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Qatar History - British Qatar

The british relations with the Gulf region, including Qatar inaugurated with the establishment of the East India Companys Factory at Basra in 1635, to explore the Arabian trade. Nevertheless, with the passage of time the primary economic activities gave way to the formal political functions. Eventually, Imperial Britain establishes its hold in the Gulf including Qatar under the pretext of protection of the shipping lines in the Gulf and its overland routes to India. By the 1820s, Britain was able to sign the General Treaty of Peace with the Gulf Littoral Arab rulers. Although, Qatar never acceded to this so called Peace Treaty, Britain obliged the Peninsula to abide by its terms. However, Qatar was brought under the Maritime Truce of 1835, which outlawed all welfare during the Pearl fishing season. In 1836, the Restrictive Line was extended from Sir Bu Nair Island by way of the Qatari Island of Halul.

The Ottomans officially renounced sovereignty over Qatar in 1913, and in 1916 the new ruler, Qasim ibn Muhammad's son, Abd Allah ibn Qasim Al Thani, signed a treaty with Britain bringing the peninsula into the trucial system. This meant that in exchange for Britain's military protection, Qatar relinquished its autonomy in foreign affairs and other areas, such as the power to cede territory. The treaty also had provisions suppressing slavery, piracy, and gunrunning, but the British were not strict about enforcing those provisions.

Despite Qatar's coming under British "protection," Abd Allah ibn Qasim was far from secure: recalcitrant tribes refused to pay tribute; disgruntled family members intrigued against him; and he felt vulnerable to the designs of Bahrain, not to mention the Wahhabis. Despite numerous requests by Abd Allah ibn Qasim--for strong military support, for weapons, and even for a loan--the British kept him at arm's length. This changed in the 1930s, when competition (mainly between Britain and the United States) for oil concessions in the region intensified. In a 1935 treaty, Britain made more specific promises of assistance than in earlier treaties in return for the granting of a concession to the Anglo- Persian Oil Company.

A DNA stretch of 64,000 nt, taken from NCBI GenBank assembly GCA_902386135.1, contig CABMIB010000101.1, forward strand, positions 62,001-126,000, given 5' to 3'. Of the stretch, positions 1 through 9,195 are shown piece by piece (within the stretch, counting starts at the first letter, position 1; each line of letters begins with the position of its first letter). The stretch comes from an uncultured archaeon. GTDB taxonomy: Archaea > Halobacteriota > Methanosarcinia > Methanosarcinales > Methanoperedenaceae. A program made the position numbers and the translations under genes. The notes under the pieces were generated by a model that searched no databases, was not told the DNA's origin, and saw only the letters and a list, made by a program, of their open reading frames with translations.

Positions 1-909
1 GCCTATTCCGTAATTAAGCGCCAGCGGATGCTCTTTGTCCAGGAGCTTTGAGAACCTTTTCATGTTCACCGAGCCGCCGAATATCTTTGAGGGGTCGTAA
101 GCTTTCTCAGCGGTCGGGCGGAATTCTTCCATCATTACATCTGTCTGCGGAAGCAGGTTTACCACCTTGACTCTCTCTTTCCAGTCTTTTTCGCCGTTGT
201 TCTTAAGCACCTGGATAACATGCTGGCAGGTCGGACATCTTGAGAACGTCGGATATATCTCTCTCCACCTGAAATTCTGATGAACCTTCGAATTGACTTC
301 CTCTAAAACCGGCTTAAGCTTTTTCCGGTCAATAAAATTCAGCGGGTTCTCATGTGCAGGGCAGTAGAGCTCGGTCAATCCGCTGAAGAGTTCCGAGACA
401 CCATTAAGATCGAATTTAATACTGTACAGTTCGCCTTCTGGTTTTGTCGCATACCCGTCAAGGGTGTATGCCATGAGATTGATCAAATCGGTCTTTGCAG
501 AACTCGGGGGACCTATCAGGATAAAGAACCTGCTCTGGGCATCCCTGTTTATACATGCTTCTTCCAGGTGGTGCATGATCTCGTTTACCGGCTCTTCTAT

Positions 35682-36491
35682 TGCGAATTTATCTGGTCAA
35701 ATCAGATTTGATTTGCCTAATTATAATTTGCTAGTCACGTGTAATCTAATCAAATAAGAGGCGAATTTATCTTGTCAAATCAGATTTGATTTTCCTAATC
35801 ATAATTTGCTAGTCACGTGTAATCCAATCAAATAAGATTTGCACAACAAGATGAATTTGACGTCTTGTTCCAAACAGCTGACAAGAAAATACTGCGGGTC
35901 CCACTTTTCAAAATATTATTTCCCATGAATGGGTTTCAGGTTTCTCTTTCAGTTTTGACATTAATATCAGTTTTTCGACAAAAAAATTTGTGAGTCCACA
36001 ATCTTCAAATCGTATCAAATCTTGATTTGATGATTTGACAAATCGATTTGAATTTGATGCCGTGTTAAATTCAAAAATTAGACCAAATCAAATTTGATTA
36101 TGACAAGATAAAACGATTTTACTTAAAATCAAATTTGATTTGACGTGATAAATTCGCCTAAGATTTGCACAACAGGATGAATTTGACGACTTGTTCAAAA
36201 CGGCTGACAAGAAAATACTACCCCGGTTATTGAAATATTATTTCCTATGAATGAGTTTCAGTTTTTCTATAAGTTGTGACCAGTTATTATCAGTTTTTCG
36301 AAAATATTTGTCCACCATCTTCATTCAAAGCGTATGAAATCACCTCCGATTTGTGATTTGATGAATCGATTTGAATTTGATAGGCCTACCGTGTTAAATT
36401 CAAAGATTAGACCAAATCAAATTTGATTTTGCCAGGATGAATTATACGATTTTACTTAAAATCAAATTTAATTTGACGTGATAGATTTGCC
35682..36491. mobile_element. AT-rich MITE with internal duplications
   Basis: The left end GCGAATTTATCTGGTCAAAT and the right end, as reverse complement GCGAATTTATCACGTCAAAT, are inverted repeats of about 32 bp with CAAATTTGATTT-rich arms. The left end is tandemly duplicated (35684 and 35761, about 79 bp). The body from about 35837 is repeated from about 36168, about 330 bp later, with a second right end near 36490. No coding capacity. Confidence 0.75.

The scramble for oil, in turn, raised the stakes in regional territorial disputes and put a dollar value on the question of national borders. In 1936, for example, Bahrain claimed rule over a group of islands, the largest of which is Hawar, on the west coast of Qatar because it had established a small military garrison there. Britain accepted the Bahraini claim over Abd Allah ibn Qasim's objections, in large part because the Bahraini shaykh's personal British adviser was able to frame Bahrain's case in a legal manner familiar to British officials. The question of domain continued in the early 1990s. Triggered by a dispute involving the Naim, the Bahrainis once again laid claim to the deserted town of Az Zubarah in 1937. Abd Allah ibn Qasim sent a large, heavily armed force and succeeded in defeating the Naim. The British political resident in Bahrain supported Qatar's claim and warned Hamad ibn Isa Al Khalifa, the ruler of Bahrain, not to intervene militarily. Bitter and angry over the loss of Az Zubarah, Hamad ibn Isa imposed a crushing embargo on trade and travel to Qatar.

Oil was discovered in Qatar in 1939, but its exploitation was halted between 1942 and 1947 because of World War II and its aftermath. The disruption of food supplies caused by the war prolonged a period of economic hardship in Qatar that had begun in the 1920s with the collapse of the pearl trade and had increased with the global depression of the early 1930s and the Bahraini embargo. As they had in previous times of privation, whole families and tribes moved to other parts of the gulf, leaving many Qatari villages deserted. Even Shaykh Abd Allah ibn Qasim went into debt and, in preparation for his retirement, groomed his favored second son, Hamad ibn Abd Allah Al Thani, to be his successor. Hamad ibn Abd Allah's death in 1948, however, led to a succession crisis in which the main candidates were Abd Allah ibn Qasim's eldest son, Ali ibn Abd Allah Al Thani, and Hamad ibn Abd Allah's teenage son, Khalifa ibn Hamad Al Thani.

Oil exports and payments for offshore rights began in 1949 and marked a turning point in Qatar. Not only would oil revenues dramatically transform the economy and society, but they would also provide the focus for domestic disputes and foreign relations. This became frighteningly clear to Abd Allah ibn Qasim when several of his relatives threatened armed opposition if they did not receive increases in their allowances. Aged and anxious, Abd Allah ibn Qasim turned to the British, promised to abdicate, and agreed, among other things, to an official British presence in Qatar in exchange for recognition and support for Ali ibn Abd Allah as ruler in 1949.